These commercial accounts provide store owners with much needed security by eliminating the need to store large sums of cash in their place of business, thereby reducing the risk of theft. Traders will have the added convenience of being able to pay bills directly from their phones without having to leave their stores. Having these new commercial accounts presents a tremendous opportunity for the banks to eliminate the use of cash for major consumer goods companies, in their distribution cycle. Other payment systems have tried previously to capture these transactions without success. This is primarily because previous mobile banking models were based on the old financial systems with their limited reach and costly pricing structure.
Kent Lupberger, IFC Global Head of Telecom, Media and Technology, said in a recent interview: “Access to financial services is key to enabling full participation in the formal economy. Mobile banking is one of the most promising areas for extending these services to under-served populations”.
Beyond Social Benefits
Regional governments do not look at these services purely from a social standpoint. They will also be able to use mobile money to distribute their subsidies and aid in a more cost effective manner, by depositing the funds directly to the recipients’ accounts. Several governments in the region use debit or prepaid cards to distribute their aid. This approach is limited by the current limited reach and cost structure of traditional payment systems.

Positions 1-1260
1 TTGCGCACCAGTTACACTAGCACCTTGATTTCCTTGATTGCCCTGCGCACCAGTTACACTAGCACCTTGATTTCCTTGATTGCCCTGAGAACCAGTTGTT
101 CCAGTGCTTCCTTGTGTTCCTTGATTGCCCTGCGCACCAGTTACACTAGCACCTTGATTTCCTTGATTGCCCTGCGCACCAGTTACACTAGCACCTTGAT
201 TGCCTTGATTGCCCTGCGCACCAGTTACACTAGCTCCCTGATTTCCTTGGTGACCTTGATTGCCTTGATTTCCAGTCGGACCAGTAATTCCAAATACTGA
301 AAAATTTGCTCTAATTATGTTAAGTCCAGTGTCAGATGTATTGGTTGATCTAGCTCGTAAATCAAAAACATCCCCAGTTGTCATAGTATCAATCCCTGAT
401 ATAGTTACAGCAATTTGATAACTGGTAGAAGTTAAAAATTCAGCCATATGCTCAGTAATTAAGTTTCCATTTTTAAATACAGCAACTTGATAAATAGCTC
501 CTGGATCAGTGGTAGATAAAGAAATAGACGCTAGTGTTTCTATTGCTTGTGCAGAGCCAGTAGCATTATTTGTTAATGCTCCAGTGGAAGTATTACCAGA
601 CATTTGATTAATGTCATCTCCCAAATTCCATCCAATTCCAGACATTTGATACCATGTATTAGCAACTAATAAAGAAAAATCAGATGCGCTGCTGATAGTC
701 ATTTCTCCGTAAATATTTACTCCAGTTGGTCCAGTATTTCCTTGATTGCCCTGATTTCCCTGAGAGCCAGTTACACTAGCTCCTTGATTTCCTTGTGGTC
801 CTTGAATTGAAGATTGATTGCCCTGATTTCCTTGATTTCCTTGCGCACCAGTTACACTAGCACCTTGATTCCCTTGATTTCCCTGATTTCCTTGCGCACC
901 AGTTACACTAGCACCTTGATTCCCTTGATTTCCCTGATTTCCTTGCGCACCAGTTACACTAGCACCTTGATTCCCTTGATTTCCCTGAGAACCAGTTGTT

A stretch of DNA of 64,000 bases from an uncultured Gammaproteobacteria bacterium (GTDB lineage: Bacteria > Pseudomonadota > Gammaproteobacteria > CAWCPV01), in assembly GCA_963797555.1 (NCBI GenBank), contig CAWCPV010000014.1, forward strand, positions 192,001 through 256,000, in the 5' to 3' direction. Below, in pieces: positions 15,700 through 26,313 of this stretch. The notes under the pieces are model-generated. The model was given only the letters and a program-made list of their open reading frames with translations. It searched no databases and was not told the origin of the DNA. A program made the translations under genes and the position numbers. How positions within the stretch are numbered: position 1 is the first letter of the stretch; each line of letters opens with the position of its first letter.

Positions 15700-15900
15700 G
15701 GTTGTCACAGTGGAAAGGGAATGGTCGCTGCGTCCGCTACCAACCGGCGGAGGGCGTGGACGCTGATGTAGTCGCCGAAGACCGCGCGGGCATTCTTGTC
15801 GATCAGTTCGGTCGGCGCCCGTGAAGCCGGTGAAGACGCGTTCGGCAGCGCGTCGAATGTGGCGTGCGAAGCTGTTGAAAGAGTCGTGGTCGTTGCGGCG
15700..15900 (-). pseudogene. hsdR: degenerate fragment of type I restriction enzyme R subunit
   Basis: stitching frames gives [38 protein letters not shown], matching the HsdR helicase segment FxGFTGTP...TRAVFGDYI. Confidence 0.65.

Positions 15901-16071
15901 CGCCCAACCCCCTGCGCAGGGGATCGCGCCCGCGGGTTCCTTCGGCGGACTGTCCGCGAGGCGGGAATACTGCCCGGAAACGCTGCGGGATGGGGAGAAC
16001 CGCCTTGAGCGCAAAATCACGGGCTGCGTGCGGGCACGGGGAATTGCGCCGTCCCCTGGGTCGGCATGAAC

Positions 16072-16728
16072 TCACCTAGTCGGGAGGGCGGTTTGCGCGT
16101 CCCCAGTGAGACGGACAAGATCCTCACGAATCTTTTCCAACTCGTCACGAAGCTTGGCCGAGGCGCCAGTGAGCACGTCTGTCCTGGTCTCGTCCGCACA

It is clear that those who have the most to gain are the 450 million Latin Americans who lack access to financial services. These individuals will have access to a secure and convenient place to store and use their money. Mobile money provides another alternative for many Latin Americans to receive remittances directly into their accounts, with lower charges than the fees currently charged by traditional remittance service providers. Low income employees can now begin to receive their wages directly into their accounts, a service the banked population has been using for years.